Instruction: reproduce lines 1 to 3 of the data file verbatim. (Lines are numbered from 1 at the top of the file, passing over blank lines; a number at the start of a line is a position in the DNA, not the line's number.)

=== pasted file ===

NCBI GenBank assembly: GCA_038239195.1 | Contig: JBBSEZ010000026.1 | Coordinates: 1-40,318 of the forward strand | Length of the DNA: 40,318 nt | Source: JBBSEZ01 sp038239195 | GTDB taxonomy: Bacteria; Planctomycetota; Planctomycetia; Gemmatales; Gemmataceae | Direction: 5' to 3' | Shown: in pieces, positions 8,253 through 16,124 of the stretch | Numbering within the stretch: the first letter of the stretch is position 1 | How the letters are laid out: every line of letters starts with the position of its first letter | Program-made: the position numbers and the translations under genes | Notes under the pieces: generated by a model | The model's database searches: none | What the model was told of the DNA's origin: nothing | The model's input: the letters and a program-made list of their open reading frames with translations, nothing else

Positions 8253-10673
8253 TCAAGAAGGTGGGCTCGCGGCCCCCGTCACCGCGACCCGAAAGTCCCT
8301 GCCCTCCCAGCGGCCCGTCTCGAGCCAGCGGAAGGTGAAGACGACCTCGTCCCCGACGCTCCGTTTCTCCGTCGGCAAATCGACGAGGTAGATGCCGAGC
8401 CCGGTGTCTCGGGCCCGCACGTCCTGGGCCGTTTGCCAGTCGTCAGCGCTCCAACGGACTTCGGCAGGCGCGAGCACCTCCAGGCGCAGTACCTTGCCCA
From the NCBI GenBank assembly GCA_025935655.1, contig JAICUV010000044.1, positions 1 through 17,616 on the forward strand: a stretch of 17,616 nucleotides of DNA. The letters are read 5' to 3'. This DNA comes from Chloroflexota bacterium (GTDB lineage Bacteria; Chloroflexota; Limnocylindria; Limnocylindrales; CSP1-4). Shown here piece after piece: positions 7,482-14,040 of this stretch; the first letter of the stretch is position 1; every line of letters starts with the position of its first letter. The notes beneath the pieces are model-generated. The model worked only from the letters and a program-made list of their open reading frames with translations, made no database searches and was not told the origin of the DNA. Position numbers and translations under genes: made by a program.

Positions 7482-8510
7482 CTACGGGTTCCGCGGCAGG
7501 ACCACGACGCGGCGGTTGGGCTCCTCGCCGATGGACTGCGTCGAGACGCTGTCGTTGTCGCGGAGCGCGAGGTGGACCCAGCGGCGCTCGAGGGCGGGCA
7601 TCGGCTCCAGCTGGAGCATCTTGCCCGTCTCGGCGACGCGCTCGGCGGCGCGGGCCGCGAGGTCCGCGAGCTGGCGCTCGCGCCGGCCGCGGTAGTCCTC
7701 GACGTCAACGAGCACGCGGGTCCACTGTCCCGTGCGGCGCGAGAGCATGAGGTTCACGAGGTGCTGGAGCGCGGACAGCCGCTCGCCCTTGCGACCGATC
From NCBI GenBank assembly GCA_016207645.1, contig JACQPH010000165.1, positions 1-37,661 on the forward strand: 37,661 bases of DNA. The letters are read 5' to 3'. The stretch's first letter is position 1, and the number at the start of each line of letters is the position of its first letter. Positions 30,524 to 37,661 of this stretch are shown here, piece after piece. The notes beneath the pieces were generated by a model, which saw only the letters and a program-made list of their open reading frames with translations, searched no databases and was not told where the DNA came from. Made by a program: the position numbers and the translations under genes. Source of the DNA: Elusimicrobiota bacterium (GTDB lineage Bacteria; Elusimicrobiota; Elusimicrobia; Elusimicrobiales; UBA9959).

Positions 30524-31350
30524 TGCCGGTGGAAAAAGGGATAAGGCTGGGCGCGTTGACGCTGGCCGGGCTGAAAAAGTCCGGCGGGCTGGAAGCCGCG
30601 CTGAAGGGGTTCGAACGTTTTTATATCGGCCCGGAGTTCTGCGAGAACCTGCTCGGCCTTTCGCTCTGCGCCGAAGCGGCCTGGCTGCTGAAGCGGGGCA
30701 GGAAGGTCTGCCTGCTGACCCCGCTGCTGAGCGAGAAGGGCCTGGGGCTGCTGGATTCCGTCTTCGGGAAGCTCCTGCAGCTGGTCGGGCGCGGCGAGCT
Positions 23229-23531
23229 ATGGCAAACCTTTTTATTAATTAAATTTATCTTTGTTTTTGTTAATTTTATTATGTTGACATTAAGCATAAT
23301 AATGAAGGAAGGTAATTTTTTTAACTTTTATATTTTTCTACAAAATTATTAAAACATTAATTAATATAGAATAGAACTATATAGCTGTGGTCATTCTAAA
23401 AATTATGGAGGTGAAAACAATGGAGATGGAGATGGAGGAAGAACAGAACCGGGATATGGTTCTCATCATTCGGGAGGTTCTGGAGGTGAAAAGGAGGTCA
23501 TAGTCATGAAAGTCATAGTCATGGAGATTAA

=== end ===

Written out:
NCBI GenBank assembly: GCA_038239195.1 | Contig: JBBSEZ010000026.1 | Coordinates: 1-40,318 of the forward strand | Length of the DNA: 40,318 nt | Source: JBBSEZ01 sp038239195 | GTDB taxonomy: Bacteria; Planctomycetota; Planctomycetia; Gemmatales; Gemmataceae | Direction: 5' to 3' | Shown: in pieces, positions 8,253 through 16,124 of the stretch | Numbering within the stretch: the first letter of the stretch is position 1 | How the letters are laid out: every line of letters starts with the position of its first letter | Program-made: the position numbers and the translations under genes | Notes under the pieces: generated by a model | The model's database searches: none | What the model was told of the DNA's origin: nothing | The model's input: the letters and a program-made list of their open reading frames with translations, nothing else

Positions 8253-10673
8253 TCAAGAAGGTGGGCTCGCGGCCCCCGTCACCGCGACCCGAAAGTCCCT